A Practical Approach to Effective Litigation
This book analyses the key skills that a lawyer needs to handle a case effectively, a topic that is not covered coherently in any other book. At a time of rapid and wide-ranging change in the delivery of legal services, the current edition involves a complete reworking of the last edition to take into account the implications of the implementation of the Jackson Review, and to see effective litigation clearly in the context of concerns about funding, case management
by the court, costs, and the growing use of alternative dispute resolution.
The book has a strong focus on the needs of the legal practitioner, the decisions to be taken at each stage of a case, and the criteria to apply in making those decisions. This is all securely based in references to relevant Civil Procedure Rules and decided cases, with checklists and commentary to assist in the project management of a case.
The book also focuses on the skills a lawyer needs to work effectively. This includes skills in dealing with a client, drafting legal documents, and presenting a case in court. Throughout the work the emphasis is on demonstrating how to use law effectively, how to develop a case, and how to present persuasive arguments.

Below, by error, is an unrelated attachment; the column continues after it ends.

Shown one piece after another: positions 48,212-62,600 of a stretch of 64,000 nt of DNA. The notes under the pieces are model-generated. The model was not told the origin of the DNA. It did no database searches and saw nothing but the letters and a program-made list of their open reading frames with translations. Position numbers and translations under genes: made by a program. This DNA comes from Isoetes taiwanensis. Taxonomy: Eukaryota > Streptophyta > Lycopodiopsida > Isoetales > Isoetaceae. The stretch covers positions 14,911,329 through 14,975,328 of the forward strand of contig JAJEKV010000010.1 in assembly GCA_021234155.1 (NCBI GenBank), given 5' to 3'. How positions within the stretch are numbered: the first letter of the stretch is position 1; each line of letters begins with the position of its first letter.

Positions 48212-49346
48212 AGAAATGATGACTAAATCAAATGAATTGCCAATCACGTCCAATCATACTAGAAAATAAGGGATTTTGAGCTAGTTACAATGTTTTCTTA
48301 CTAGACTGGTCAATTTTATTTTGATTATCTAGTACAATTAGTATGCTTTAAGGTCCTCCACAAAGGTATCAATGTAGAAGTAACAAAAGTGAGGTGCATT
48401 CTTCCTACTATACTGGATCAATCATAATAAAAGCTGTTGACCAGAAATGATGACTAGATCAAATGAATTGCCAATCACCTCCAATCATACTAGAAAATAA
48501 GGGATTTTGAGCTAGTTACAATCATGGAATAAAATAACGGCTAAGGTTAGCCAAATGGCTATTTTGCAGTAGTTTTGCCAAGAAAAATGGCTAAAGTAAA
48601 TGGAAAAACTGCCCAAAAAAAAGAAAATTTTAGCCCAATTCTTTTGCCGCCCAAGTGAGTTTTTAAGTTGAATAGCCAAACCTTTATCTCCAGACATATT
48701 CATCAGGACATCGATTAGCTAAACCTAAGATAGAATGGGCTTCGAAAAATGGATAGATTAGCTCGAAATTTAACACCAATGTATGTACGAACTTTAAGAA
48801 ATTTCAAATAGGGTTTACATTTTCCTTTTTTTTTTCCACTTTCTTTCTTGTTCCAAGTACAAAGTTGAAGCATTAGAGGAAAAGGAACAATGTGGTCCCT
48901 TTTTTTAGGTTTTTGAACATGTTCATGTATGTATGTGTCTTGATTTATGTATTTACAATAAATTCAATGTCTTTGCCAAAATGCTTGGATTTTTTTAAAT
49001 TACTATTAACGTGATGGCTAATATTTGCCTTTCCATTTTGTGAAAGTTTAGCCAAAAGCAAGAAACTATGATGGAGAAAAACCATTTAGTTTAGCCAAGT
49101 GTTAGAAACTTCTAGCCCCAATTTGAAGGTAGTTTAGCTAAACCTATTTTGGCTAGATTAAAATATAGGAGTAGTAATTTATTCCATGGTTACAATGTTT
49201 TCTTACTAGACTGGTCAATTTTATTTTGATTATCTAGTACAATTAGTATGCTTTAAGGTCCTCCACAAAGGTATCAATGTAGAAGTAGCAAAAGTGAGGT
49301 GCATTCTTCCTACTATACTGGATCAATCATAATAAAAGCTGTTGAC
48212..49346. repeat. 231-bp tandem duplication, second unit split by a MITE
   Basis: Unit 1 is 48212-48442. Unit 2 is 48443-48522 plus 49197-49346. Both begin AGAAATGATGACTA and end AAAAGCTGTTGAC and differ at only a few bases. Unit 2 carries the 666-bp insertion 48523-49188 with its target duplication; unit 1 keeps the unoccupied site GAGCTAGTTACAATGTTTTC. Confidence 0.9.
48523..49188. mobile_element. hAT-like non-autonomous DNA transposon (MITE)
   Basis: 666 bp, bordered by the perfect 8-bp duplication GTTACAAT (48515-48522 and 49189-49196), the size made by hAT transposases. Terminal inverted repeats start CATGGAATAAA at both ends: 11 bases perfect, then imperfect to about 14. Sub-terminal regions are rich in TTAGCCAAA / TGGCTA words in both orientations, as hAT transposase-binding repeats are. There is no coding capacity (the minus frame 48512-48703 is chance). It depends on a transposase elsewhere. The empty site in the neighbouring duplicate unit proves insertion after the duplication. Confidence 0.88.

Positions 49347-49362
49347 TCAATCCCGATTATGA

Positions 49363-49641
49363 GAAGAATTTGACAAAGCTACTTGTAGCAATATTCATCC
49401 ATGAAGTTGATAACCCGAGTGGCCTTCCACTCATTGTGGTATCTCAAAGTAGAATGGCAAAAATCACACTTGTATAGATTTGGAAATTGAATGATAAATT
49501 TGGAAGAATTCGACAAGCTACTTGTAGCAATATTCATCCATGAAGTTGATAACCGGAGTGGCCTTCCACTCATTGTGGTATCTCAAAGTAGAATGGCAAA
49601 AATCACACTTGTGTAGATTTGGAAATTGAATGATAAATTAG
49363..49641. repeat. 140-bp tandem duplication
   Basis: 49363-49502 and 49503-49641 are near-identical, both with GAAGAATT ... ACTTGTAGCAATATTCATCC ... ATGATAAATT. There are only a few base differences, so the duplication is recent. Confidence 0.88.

Lawyers operate in an increasingly complex environment, faced with challenges in funding a case, in managing a case to avoid sanctions, and in using complex rules to best effect. The author addresses the use of legal knowledge and skills within this rapidly changing context, bearing in mind not least that the pace of change is likely to continue with the developing use of IT, and the widening use of alternative business structures.
In putting together skills and law in a fully up-to-date context, A Practical Approach to Effective Litigation brings together the sound knowledge of the law and the legal skills an experienced litigator will use to get the best results for clients in a real-world context. It will be of use to anyone in the early years of legal practice, experienced solicitors who have had limited involvement with civil litigation, and those training to be a barrister or solicitor.